By Sarah Evans

Iowa school children attend release of trumpeter swans in May 2017.

Early one morning last May, Kyle Baumgartner and Marietta Cox – Area Manager and Keeper on the Zoo’s Maryland Wilderness team – stood on the shore of a quiet, beautiful lake in central Iowa. They were there to participate in the release of five young trumpeter swans, one of which had hatched at the Zoo in 2016. The early morning calm was pierced by the excitement of school children, reporters, and others on hand for the occasion, but the swans remained cool. “I was probably more nervous about all the people than they were,” admits Cox.

After a few words of introduction from Dave Hoffmann, a biologist with the Iowa Department of Natural Resources who leads the state’s Trumpeter Swan Restoration Project, the school kids lined up to create a human funnel down to the water. Keepers from the five zoos where the swans had hatched, including Cox, crouched with swans in hand. The countdown began, and the birds were released. “All five booked it into the water,” recalls Cox. “They ran with their wings out, trying to get up a little speed. Our swan actually made it into the water faster than any other!”

As the ceremonial send-off ended and the crowd began to disperse, Baumgartner and Cox stayed on shore watching the swans. The young trumpeters swam off together, away from the people and all the commotion, exploring their new surroundings. They began to bathe and to forage for food. Over the summer, they would learn to fly on this lake. Come fall, they will migrate to wintering grounds filled with other trumpeter swans but hopefully they will return next spring, and every spring thereafter, to this lake and eventually mate, nest, and raise cygnets of their own here.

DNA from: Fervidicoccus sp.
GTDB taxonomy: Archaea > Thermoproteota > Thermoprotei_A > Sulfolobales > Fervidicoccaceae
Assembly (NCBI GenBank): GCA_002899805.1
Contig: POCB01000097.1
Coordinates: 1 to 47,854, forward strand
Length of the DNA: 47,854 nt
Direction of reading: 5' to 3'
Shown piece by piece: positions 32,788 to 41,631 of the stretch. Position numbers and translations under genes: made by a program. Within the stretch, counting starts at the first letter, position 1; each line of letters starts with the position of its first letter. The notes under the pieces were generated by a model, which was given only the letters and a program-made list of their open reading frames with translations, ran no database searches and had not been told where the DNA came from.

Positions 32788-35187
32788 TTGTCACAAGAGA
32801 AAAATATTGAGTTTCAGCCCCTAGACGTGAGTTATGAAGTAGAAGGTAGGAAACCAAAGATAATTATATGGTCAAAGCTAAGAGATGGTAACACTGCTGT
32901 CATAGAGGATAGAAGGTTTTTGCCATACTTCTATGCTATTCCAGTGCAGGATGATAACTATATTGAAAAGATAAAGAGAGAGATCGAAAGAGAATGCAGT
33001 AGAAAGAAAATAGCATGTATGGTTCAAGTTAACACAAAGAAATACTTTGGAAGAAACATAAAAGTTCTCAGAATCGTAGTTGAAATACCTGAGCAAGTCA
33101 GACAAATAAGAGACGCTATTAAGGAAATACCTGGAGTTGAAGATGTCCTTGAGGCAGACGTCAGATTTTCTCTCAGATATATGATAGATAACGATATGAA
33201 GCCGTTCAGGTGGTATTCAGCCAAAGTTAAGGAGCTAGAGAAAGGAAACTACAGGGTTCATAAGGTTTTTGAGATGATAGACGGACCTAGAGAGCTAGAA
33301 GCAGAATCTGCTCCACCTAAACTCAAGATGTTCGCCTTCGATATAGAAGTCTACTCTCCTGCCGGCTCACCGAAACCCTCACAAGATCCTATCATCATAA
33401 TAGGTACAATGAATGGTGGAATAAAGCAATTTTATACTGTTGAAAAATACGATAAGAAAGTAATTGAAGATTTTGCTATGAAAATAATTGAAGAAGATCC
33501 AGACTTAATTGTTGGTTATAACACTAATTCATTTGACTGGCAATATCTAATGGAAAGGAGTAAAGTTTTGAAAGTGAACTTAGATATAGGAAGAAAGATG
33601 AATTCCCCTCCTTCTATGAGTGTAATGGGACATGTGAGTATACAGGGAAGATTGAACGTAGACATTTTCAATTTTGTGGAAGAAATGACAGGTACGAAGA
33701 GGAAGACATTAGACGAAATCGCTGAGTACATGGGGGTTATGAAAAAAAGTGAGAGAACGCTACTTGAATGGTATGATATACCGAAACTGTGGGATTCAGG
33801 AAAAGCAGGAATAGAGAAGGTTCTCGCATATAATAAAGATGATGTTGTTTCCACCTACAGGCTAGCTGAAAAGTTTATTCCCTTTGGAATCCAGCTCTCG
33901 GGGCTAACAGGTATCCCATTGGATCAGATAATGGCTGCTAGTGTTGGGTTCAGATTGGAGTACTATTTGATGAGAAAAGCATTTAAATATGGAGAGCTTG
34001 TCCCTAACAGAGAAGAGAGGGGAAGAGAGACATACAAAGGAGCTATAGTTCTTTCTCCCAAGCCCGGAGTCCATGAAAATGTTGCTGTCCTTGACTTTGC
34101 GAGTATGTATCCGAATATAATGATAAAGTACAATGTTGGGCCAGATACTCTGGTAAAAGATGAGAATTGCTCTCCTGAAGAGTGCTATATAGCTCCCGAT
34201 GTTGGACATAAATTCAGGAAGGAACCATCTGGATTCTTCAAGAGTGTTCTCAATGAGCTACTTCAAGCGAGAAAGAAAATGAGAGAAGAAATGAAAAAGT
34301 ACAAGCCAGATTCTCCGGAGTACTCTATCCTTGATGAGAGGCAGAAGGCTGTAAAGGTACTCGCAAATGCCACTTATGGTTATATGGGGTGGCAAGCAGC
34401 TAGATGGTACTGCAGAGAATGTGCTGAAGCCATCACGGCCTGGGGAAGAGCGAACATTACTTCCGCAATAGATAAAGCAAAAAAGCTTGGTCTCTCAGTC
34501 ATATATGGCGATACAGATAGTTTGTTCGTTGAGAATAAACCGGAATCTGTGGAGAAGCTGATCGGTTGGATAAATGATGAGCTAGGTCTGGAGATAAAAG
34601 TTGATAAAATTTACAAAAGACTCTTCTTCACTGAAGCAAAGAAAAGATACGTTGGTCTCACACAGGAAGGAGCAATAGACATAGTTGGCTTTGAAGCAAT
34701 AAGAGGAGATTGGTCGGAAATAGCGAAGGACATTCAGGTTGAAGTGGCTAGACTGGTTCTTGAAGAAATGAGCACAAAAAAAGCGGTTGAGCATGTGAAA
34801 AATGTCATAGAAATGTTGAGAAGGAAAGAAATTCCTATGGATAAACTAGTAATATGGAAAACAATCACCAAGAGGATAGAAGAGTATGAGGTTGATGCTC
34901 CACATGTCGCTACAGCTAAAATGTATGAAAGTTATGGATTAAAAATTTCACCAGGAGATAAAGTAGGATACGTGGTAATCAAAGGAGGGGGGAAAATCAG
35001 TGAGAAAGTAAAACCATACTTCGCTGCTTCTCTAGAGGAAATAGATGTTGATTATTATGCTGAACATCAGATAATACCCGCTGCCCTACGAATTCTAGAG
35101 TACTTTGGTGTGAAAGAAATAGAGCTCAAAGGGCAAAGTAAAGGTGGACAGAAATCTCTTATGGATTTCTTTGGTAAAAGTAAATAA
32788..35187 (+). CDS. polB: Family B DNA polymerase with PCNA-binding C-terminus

This May morning marked the start of their life in the wild.

A Conservation Success Story

For Dave Hoffmann and everyone invested in Iowa’s swan conservation effort, the day marked another step in a 25-year quest to bring a native species back to the state and to a region of the country where, centuries ago, it had been plentiful. The story of trumpeter swans in North America is one of near extinction and remarkable comeback. The large, snow-white waterfowl once nested over most of the continent but disappeared steadily as settlers pushed west. The conversion of wetlands to farms and fields, combined with relentless hunting of the swans for their meat, feathers, and skins, pushed them to the brink of extinction by the end of the 19th century. As of 1935, less than 70 trumpeter swans were known to live in the continental U.S., all in southwestern Montana.

Fortunately, however, the species received federal protection under the Migratory Bird Treaty Act of 1918. A ban on hunting and careful management of the Red Rock Lakes flock (the Montana swans) launched the steady comeback of trumpeter swans. By 2015, there were an estimated 63,000 trumpeter swans living in North America, with about 28,000 in the continental U.S. Those numbers continue to grow as reintroduction and habitat restoration efforts persist in many parts of the country, including Iowa.